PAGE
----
By James Wright, Senior Editor
Published on Wednesday, February 11, 2015
A lively discussion about fishmeal and fish oil — longtime afterthoughts now at the forefront of seafood sustainability — at the SeaWeb Seafood Summit on Wednesday started with the salient question: What exactly is a forage fish?
Dr. Konstantine Rountos, senior postdoctoral associate at the Institute for Ocean Conservation Science, said that from a scientific perspective, there is no distinct definition of what a forage fish is. Small, schooling pelagic fish like anchovies and menhaden fit the bill. But do squid? Some say yes, others say no, he said.
“One thing is consistent, is they play an important and critical role in transferring energy from plankton to predators,” he said, adding that 25 percent of the global fish catch is forage fish for fishmeal and fish oil. “But humans are breaking the evolutionary defense strategy of these species; we have succeeded in getting rid of their strategy that has made them persist.”
The vast majority of global fishmeal and fish oil supplies are going to aquaculture and livestock production, said Dr. Andrew Jackson, technical director of IFFO, The Marine Ingredients Organization. Annual production of fishmeal globally sits at 5 million metric tons (MT), with 1 million MT of fish oil. Of that total, 3.2 million MT goes to aquaculture (up from 2.5 million MT in 2000) with 1.3 million MT being fed to pigs.
“Fishmeal has been pretty constant, but yet there’s a huge growing demand for it. The price was for a long time steady at USD 500 a ton, now it’s USD 2000 a ton,” said Jackson. “We must manage these stocks properly. We’re not going to argue on the need to do that, but fundamentally, instead of ‘mining’ them, if we ‘crop’ them, and use them as a fundamental for human nutrition and agriculture, as an industry we should survive.”
The omega-3 fatty acids in fishmeal and fish oil are essential for farmed animals, particularly at their juvenile stages, he said. And that goes for fish raised in hatcheries released into the wild, such as a large chunk of Alaska’s wild salmon fishery. “If the fishmeal industry collapsed, so would a large part of Alaska’s wild salmon industry,” he said.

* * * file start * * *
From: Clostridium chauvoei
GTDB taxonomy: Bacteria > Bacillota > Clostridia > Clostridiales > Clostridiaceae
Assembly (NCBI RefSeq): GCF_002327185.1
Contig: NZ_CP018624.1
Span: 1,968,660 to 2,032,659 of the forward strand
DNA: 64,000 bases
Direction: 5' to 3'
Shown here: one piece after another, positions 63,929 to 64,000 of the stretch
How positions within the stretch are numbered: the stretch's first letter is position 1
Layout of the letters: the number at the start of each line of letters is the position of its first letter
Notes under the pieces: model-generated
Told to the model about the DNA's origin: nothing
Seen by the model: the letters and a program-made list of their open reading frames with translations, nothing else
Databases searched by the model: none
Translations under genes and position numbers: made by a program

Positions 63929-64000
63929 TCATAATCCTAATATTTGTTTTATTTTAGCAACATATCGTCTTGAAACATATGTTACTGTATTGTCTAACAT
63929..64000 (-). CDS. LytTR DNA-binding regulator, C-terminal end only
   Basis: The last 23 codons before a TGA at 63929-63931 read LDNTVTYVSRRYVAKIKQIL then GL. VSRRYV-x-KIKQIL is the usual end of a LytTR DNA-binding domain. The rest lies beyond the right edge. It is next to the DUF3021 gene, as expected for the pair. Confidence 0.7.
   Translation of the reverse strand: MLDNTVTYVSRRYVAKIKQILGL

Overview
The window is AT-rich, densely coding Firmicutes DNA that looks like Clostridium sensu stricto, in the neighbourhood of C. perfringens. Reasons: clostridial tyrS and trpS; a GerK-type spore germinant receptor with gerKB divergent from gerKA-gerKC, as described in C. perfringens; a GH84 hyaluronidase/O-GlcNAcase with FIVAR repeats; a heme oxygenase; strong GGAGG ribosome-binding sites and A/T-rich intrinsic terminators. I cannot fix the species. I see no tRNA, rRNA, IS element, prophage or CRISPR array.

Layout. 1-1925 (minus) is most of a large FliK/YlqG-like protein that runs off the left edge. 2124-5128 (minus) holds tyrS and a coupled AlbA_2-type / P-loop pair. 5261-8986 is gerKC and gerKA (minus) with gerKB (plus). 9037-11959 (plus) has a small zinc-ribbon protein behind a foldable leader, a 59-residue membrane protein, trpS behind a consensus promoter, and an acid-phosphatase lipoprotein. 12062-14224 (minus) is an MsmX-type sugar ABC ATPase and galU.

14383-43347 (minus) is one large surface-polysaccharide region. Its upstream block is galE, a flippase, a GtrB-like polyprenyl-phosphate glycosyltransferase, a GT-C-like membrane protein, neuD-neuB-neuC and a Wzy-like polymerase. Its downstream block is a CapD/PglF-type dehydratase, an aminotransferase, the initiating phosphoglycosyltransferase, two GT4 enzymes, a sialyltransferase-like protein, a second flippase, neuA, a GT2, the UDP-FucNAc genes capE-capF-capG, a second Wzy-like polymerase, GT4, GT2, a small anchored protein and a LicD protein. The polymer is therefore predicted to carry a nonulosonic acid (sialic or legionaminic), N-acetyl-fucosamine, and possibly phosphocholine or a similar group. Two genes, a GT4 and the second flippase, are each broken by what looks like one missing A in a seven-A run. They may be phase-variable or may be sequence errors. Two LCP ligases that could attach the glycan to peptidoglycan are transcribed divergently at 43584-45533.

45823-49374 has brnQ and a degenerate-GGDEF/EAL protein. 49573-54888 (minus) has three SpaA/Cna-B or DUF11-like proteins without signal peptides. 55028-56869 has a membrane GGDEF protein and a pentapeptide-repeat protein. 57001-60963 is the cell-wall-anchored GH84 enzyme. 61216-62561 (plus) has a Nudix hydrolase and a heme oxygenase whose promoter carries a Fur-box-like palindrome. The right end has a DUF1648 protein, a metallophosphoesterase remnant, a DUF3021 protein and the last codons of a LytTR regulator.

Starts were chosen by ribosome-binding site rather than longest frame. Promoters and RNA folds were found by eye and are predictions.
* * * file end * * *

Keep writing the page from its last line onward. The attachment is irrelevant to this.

An encouraging development for the global seafood industry’s long-term prospects has been reformulating fish feed to reduce the dependency on forage fish stocks. Salmon feed used to have 40 percent fishmeal, said Jackson, but are now between 10 and 12 percent. In the near future, that figure could be as low as 5 percent. “A little bit goes a long way,” he said.
Naturally, the question of whether humans should eat forage fish directly was raised. Barton Seaver, chef, author and director of the Healthy and Sustainable Food Program at the Harvard School of Public Health, spoke on the cultural aspects and attitudes toward forage fish.
“They are part and parcel of our social fabric, and in the United States, a sad tale. All the sardine canneries in Maine are closed and the current forage fisheries participants, at least in this country, they’re rather divorced from the food system; 100 percent of herring goes to the lobster bait fishery. It could be part of the human diet, but they’re not concerned with it. They’re not able to dictate how their product is used. They don’t think of themselves as food producers.”
Jackson added that anchovy producers in Chile and Peru are canning more and more of their product but have difficulty in finding a market for it. “They would love to sell more canned fish. If the Peruvians could get the price that Scots get for mackerel they’d close their fishmeal plants like that. But there’s only so many anchovies you can eat on your pizzas and Caesar salads.”